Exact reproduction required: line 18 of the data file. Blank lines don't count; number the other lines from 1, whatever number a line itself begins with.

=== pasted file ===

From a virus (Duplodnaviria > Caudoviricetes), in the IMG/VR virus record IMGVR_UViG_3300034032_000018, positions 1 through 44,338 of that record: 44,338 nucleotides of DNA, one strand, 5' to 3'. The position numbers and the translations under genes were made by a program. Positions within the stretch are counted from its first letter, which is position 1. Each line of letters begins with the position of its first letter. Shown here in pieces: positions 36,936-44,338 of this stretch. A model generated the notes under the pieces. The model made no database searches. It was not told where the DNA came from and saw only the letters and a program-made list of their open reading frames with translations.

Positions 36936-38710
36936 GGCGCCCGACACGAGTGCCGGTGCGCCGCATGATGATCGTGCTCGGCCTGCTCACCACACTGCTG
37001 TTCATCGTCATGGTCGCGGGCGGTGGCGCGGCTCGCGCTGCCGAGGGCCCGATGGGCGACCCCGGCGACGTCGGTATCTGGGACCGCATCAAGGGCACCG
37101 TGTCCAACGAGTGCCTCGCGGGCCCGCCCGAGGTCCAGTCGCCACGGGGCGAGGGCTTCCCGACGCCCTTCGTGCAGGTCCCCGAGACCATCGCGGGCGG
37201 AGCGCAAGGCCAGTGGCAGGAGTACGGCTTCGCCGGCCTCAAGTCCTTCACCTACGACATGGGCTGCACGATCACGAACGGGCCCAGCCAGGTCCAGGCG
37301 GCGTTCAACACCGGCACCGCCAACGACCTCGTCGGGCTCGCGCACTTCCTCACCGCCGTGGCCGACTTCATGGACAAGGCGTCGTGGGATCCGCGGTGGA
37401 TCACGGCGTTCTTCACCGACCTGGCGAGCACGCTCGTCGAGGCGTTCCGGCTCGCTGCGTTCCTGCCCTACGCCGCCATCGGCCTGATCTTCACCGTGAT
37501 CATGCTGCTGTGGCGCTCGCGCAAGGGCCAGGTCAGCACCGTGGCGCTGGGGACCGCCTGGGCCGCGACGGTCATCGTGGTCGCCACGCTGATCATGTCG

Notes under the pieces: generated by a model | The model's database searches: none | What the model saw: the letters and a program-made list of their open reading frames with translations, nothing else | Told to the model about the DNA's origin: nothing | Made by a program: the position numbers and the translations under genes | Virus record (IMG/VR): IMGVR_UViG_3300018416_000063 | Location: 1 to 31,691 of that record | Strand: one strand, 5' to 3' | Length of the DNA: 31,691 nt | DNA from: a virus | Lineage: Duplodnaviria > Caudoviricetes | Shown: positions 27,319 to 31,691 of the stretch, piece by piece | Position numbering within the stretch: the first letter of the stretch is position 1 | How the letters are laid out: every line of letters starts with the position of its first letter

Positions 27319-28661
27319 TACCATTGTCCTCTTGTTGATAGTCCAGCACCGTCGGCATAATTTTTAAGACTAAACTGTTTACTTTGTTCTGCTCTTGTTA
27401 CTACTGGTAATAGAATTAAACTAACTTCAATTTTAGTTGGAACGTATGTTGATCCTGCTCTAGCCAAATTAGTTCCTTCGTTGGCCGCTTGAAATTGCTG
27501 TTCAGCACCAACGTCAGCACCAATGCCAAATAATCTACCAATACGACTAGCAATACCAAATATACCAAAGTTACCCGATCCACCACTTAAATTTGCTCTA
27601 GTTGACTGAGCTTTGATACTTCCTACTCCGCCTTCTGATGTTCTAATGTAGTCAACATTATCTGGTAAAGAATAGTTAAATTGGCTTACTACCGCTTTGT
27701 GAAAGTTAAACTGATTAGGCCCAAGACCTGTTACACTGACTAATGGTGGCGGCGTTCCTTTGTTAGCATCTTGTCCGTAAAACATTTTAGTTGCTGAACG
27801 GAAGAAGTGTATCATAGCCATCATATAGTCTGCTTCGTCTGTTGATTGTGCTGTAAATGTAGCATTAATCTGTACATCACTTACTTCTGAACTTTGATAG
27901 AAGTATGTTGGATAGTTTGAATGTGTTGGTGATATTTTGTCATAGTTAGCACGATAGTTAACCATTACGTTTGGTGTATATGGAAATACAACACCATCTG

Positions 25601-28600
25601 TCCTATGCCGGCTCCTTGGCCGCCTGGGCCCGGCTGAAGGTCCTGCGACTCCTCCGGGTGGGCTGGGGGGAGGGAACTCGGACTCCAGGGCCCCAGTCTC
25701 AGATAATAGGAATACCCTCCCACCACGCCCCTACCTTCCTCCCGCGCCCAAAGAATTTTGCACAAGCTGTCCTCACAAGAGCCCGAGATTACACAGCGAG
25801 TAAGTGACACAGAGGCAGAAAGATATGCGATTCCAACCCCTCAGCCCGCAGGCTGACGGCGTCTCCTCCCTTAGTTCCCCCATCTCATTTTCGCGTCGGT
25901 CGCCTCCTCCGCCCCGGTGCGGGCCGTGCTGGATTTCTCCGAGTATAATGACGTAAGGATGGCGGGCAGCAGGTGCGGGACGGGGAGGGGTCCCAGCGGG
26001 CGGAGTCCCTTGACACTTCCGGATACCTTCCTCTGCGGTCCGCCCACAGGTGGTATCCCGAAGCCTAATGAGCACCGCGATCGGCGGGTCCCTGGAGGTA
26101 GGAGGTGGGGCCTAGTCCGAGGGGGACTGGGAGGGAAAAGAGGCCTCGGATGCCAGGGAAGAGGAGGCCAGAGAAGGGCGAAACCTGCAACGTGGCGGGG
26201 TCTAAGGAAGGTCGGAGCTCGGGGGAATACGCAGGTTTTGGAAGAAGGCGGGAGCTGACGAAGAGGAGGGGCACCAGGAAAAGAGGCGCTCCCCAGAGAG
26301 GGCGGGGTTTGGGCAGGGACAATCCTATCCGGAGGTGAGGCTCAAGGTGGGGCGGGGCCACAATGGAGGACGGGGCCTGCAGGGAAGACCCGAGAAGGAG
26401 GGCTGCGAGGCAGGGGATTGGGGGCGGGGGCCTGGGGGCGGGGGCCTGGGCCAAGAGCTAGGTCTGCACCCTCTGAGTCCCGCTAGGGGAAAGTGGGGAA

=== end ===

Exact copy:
27901 AAGTATGTTGGATAGTTTGAATGTGTTGGTGATATTTTGTCATAGTTAGCACGATAGTTAACCATTACGTTTGGTGTATATGGAAATACAACACCATCTG